Except in schoolboy jokes, the subject of human waste is rarely aired. We talk aboutwater-related diseases when most are sanitation-related - in short, we donâ€˜t mention the shit. A century and a half ago, a long, hot summer reduced the Thames flowing past the UK Houses of Parliament to aGreat Stink thereby inducing MPs to legislate sanitary reform. Today, another sanitary reformation is needed, one that manages to spread cheaper and simpler systems to people everywhere. In the byways of the developing world, much is quietly happening on the excretory frontier. In 2008, the International Year of Sanitation, the authors bring this awkward subject to a wider audience than the world of international filth usually commands. They seek the elimination of theGreat Distaste so that people without political clout or economic muscle can claim their right to a dignified and hygienic place togo. Published with UNICEF
Table of Contents
Foreword * Preface * A Short History of the Unmentionable * Runaway Urbanization and the Rediscovery of Filth * In Dignity and Health * Pit Stops: The Expanding Technological Menu * Selling Sanitation to New Users * Shitty Livelihoods, or What? * Bringing on the New Sanitary Revolution * Index
Maggie Black has written several books on water, sanitation and development such as The No-Nonsense Guide to International Development (New Internationalist, 2007). Ben Fawcett is an environmental health engineer and was until recently a lecturer at the University of Southampton, UK.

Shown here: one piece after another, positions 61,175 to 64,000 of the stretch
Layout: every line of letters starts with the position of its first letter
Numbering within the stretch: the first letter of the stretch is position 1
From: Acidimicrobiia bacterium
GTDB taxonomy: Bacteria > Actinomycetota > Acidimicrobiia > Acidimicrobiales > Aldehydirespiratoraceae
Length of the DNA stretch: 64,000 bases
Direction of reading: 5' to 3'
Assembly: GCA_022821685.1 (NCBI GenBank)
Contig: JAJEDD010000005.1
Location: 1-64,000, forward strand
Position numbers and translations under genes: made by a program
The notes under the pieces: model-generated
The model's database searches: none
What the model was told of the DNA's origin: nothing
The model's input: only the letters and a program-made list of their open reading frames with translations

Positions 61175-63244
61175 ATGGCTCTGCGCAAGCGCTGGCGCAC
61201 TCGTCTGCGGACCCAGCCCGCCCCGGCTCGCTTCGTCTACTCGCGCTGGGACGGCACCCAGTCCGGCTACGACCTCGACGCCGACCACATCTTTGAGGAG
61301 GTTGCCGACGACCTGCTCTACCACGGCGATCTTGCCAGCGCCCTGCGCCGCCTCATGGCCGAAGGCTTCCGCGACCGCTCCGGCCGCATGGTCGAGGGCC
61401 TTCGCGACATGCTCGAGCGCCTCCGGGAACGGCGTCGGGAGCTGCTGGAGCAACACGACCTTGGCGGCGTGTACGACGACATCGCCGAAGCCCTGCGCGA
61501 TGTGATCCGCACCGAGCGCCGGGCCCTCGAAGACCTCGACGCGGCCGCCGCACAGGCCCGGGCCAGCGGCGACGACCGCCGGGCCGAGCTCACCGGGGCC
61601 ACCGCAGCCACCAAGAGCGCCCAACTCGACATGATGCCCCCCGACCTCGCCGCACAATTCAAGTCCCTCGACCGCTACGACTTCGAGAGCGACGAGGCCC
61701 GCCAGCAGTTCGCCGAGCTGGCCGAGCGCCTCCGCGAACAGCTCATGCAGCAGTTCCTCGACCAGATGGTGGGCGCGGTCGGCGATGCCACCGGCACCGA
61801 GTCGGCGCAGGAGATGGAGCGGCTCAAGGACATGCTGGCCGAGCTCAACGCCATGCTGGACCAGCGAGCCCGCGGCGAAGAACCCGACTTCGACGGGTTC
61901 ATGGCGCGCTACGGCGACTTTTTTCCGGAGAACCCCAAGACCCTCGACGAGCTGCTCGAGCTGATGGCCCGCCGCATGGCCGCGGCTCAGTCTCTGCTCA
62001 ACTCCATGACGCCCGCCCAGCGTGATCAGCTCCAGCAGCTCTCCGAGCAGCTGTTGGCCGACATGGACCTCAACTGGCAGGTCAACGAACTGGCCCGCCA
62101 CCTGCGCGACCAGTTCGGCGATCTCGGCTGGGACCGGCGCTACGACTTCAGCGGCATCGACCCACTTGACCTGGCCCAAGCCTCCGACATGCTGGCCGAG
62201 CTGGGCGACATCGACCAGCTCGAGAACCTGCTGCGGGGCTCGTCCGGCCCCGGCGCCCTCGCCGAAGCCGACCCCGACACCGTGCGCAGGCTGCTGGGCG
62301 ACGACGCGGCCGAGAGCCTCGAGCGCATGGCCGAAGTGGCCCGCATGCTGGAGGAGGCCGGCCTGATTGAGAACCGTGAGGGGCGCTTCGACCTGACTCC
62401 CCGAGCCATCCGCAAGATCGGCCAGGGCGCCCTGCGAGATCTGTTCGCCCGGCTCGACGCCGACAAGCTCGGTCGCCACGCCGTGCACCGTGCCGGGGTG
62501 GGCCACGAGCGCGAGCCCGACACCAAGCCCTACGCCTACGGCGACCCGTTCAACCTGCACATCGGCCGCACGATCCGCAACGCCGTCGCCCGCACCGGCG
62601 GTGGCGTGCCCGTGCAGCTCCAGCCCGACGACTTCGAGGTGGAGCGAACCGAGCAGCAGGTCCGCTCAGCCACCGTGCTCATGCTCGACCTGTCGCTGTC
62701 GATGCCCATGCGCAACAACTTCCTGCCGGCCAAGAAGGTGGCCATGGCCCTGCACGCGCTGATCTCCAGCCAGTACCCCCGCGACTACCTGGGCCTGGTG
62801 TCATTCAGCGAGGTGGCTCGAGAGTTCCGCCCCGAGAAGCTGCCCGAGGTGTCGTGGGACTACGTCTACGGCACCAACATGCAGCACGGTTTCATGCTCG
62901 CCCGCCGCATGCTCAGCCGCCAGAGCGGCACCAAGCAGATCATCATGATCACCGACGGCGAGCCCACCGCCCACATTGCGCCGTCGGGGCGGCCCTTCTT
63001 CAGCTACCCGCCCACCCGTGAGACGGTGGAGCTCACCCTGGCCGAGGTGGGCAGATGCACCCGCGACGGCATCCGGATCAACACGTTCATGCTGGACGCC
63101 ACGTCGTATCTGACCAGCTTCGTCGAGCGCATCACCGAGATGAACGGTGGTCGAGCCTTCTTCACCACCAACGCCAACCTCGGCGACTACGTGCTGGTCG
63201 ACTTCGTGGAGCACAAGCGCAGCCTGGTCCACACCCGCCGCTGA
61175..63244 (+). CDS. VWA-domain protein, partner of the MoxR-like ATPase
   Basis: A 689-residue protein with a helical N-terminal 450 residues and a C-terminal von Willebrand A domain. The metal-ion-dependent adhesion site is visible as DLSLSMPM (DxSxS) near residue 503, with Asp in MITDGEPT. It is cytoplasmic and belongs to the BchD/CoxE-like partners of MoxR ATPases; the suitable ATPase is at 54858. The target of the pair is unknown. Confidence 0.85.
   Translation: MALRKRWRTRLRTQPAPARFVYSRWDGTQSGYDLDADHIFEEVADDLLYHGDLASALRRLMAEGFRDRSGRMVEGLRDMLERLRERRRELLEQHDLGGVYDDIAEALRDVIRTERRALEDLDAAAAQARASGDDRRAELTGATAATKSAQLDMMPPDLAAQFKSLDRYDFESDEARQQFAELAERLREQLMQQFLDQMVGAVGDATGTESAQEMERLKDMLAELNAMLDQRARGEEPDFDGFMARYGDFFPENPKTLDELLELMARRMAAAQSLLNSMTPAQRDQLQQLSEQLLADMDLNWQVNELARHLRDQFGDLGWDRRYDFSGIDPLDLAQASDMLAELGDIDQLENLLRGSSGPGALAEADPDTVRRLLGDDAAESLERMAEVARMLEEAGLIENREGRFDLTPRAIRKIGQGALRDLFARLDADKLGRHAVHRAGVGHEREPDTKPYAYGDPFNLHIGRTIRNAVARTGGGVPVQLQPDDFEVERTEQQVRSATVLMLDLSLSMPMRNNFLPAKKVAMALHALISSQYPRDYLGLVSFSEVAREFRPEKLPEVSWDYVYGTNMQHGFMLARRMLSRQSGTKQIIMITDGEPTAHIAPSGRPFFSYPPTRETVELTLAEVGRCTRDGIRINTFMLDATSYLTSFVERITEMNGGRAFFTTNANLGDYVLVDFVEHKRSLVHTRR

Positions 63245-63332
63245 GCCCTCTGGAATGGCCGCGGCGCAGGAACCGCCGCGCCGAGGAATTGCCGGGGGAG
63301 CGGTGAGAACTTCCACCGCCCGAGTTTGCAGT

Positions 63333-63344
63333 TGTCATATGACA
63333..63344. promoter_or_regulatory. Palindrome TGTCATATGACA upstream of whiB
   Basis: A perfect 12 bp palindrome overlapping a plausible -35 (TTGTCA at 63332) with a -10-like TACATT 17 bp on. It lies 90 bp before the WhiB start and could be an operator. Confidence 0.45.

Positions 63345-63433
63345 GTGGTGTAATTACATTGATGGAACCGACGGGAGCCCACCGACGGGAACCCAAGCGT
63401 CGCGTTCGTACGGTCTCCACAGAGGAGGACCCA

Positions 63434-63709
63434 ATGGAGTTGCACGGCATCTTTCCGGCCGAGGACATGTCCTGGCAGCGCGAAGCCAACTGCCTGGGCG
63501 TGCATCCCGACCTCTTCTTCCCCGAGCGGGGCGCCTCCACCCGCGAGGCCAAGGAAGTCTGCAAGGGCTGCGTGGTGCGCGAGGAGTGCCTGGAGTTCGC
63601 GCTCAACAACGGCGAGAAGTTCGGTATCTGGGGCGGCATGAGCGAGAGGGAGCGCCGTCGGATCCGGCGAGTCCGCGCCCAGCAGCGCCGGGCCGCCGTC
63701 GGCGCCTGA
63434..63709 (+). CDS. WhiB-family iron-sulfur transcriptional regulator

'The authors truly deserve credit for bringing out into the open a subject we instinctively avoid.' HRH Prince Willem-Alexander of the Netherlands, Chairperson, UN Secretary General's Advisory Board on Water and Sanitation 'There are many untold and fascinating stories in the world of sanitation. This book tells these stories like they have never been told before, drawing them together into the epic tale of how poor communities are battling to clean up their neighbourhoods, sometimes with help from dedicated professionals, often against all odds.' Sandy Cairncross, Professor of Environmental Health, London School of Hygiene and Tropical Medicine 'The authors of this book bring out of the shadows an unmentionable subject, and call for a new sanitary revolution - on behalf of the environment and people's dignity. I endorse their call, and recommend this book for spelling out the urgency of the crisis.' Sunita Narain, Director, Centre for Science and Environment, New Delhi 'This book is highly readable, exhaustively informative, and will be of considerable help to those trying to adapt and redesign toilet technologies for local conditions. Its multifaceted approach has important implications for attaining the Millennium Development Goal for sanitation.' Bindeshwar Pathak, Founder, Sulabh International Social Service Organisation 'The lack of sanitation endured by 2.6 billion people is a hidden international scandal. It is the principal reason for the spread of diarrhoeal diseases and the toll they take on human lives. This book makes us think about these things, and does so with great power. The authors truly deserve credit for bringing out into the open a subject we instinctively avoid.' HRH Prince Willem-Alexander of the Netherlands, Chairperson, UN Secretary General's Advisory Board on Water and Sanitation